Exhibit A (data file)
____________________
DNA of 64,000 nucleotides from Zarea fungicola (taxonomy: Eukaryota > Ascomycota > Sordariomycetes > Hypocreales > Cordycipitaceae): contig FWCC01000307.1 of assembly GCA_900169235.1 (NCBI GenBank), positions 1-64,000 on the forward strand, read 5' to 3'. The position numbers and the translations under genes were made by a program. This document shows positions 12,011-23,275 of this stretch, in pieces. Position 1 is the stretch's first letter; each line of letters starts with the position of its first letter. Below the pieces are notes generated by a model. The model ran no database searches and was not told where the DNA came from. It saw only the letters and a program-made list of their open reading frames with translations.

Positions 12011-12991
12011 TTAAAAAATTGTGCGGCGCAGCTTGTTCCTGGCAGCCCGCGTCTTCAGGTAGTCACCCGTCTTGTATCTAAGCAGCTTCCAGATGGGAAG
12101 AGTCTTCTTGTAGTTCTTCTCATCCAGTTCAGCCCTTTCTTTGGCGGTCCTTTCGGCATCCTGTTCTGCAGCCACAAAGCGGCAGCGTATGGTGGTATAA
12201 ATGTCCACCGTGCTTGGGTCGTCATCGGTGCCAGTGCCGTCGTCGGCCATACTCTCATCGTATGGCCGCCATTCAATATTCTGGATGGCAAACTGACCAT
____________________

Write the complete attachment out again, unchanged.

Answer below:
DNA of 64,000 nucleotides from Zarea fungicola (taxonomy: Eukaryota > Ascomycota > Sordariomycetes > Hypocreales > Cordycipitaceae): contig FWCC01000307.1 of assembly GCA_900169235.1 (NCBI GenBank), positions 1-64,000 on the forward strand, read 5' to 3'. The position numbers and the translations under genes were made by a program. This document shows positions 12,011-23,275 of this stretch, in pieces. Position 1 is the stretch's first letter; each line of letters starts with the position of its first letter. Below the pieces are notes generated by a model. The model ran no database searches and was not told where the DNA came from. It saw only the letters and a program-made list of their open reading frames with translations.

Positions 12011-12991
12011 TTAAAAAATTGTGCGGCGCAGCTTGTTCCTGGCAGCCCGCGTCTTCAGGTAGTCACCCGTCTTGTATCTAAGCAGCTTCCAGATGGGAAG
12101 AGTCTTCTTGTAGTTCTTCTCATCCAGTTCAGCCCTTTCTTTGGCGGTCCTTTCGGCATCCTGTTCTGCAGCCACAAAGCGGCAGCGTATGGTGGTATAA
12201 ATGTCCACCGTGCTTGGGTCGTCATCGGTGCCAGTGCCGTCGTCGGCCATACTCTCATCGTATGGCCGCCATTCAATATTCTGGATGGCAAACTGACCAT